Senior guard ends career due to heart ailment
SEATTLE -- Senior guard Kayla Burt said Monday she's ending her University of Washington basketball career after her internal heart defibrillator went off during a recent home game.
Burt, 23, had the defibrillator implanted in her chest after her heart stopped at her apartment near the UW campus on New Year's Eve 2002. Teammates came to her rescue then by performing CPR until paramedics arrived and took her to the hospital.
"The decision is a mutual agreement between myself, my family, the doctors and the University of Washington," Burt, of Arlington, told a news conference. She was joined by coach June Daugherty and Dr. Kim Harmon, the Huskies team doctor.
Harmon said Burt's decision was the right one.
"We still don't know why it happened," she said when asked why the defibrillator went off Thursday night during a time-out in a Pac-10 home game against UCLA. Both Burt and Harmon said the device went off a second time a few moments later, as Burt was waiting for an ambulance to take her to the University of Washington Medical Center.
Burt said she didn't want to take any more risks.
She was held for observation and tests at the hospital and released on Friday evening.
After her cardiac arrest, she missed the remainder of the 2002-2003 season and redshirted in 2003-2004. Doctors and Burt then decided it was safe for her to play basketball again.
The defibrillator was implanted to shock her heart back to normal rhythm should another abnormality occur.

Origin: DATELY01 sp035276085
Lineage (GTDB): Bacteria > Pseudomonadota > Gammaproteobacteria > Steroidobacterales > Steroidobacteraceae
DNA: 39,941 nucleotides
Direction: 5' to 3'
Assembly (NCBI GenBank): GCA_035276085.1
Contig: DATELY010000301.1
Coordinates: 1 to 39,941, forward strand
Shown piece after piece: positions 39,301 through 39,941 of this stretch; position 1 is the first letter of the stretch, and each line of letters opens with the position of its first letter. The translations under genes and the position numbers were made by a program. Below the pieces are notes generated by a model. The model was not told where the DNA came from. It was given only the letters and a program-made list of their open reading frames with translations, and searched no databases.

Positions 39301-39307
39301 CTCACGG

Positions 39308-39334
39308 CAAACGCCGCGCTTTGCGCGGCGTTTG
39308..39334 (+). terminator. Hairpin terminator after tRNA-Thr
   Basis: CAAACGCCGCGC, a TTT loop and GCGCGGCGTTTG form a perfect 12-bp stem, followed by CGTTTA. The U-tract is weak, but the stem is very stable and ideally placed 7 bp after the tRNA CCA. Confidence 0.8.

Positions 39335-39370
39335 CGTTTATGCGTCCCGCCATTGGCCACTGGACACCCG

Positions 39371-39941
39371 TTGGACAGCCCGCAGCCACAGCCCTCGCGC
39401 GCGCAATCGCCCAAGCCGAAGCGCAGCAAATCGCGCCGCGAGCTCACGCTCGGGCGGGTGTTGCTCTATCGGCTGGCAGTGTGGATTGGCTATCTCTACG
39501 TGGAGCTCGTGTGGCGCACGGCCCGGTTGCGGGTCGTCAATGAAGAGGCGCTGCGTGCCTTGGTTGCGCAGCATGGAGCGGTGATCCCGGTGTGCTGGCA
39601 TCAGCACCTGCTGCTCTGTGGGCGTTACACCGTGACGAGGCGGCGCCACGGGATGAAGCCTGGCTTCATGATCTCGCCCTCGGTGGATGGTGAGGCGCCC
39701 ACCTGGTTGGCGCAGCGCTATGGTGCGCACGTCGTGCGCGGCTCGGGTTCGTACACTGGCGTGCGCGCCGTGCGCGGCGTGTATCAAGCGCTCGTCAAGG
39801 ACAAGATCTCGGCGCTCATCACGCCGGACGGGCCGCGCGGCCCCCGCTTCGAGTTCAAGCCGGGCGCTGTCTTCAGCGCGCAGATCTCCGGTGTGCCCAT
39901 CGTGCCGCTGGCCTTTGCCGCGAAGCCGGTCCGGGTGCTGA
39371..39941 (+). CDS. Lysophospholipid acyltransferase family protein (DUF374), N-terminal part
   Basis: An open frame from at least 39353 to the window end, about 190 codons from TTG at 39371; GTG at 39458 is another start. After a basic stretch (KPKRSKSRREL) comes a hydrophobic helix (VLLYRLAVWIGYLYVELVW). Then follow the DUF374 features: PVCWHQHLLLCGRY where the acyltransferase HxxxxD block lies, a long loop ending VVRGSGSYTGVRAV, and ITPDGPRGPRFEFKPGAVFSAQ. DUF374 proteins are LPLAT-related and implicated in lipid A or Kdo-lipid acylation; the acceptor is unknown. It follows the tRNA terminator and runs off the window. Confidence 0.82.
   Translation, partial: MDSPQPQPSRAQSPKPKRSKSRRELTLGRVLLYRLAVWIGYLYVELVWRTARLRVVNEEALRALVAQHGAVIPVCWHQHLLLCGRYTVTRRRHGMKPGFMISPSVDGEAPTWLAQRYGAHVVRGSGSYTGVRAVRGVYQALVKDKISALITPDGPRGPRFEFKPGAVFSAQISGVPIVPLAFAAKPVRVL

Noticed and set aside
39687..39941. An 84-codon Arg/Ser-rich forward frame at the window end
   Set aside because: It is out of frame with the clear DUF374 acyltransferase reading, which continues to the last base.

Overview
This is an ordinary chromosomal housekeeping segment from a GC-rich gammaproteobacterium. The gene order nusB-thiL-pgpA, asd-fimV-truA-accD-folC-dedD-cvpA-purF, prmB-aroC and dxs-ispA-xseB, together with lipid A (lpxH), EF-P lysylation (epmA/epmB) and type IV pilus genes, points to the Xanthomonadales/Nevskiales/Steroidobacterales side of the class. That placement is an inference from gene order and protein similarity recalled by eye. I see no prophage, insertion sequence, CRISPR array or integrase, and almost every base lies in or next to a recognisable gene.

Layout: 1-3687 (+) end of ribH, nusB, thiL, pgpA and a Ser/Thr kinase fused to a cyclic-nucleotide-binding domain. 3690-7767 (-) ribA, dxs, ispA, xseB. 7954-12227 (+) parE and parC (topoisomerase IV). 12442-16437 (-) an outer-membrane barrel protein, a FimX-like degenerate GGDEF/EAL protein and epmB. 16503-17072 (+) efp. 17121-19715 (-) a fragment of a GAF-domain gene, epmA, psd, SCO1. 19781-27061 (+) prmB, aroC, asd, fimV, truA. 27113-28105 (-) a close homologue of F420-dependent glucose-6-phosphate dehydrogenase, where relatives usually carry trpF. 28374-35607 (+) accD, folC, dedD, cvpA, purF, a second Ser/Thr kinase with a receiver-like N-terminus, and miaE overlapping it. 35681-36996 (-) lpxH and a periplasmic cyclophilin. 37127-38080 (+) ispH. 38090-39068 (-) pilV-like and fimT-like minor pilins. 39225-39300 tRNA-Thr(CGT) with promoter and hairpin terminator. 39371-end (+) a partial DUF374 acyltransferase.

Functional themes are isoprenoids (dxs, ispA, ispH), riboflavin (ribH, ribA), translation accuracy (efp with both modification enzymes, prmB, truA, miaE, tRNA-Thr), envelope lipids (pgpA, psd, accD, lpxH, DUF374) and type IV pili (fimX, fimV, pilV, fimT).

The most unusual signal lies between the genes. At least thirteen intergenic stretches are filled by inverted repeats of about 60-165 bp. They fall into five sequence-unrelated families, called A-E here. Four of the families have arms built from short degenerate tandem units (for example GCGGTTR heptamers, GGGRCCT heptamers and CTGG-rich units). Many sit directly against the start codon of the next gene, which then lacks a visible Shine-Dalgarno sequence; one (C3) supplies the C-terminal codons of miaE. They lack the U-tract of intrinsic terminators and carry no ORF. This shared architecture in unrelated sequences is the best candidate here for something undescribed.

"Coming into my return, I knew that anything (that) happened during the course of my career that involved my heart, I would put my shoes to rest," Burt said Monday. "We did not expect what happened on Thursday night to happen, but it did and it is no longer safe for me to play competitive Division I basketball."
Speaking publicly for the first time since the incident, Burt said she initially thought she had been hit in the chest, but then realized her defibrillator had gone off.
"Many thought that the device may have malfunctioned, but it indeed fired appropriately," she said.
After it fired the first time, Burt said she "panicked a little" and her heart was beating at "an extremely high rate." That's when the defibrillator went off a second time, she said.
Burt said she didn't second-guess her decision to return to the court. She played 15 games, all as a reserve, this season and averaged 6.9 points. She played 29 games as a junior, including 16 starts, averaging 9.6 points. She had a career-high 23 points, including six 3-pointers, at Arizona last Feb. 26.
"I want to make it very clear that I have no regrets about what happened or even my initial decision to return for the first time," she said. "I'm doing very well today and I'm still at peace with the way things have gone for the past year and a half."
Burt's teammates filled the room where the news conference took place.
Washington (12-4, 5-2) has 11 regular season games left, including one at Oregon State Thursday night, before the Pac-10 tournament in March.
Daugherty praised Burt for her play and her character.
"We have a very talented group of players and now they have a great reason to step up with Kayla gone," Daugherty said. "What better reason to step up than Kayla Burt?"
Copyright 2006 by The Associated Press
MORE WOMEN'S BASKETBALL HEADLINES
- Achonwa leads No. 4 Irish past No. 10 PSU
- Cards' Slaughter stays in hospital for tests
- McDaniel powers No. 18 Heels past Huskers
- No. 8 Terps pull past Buckeyes in 2nd half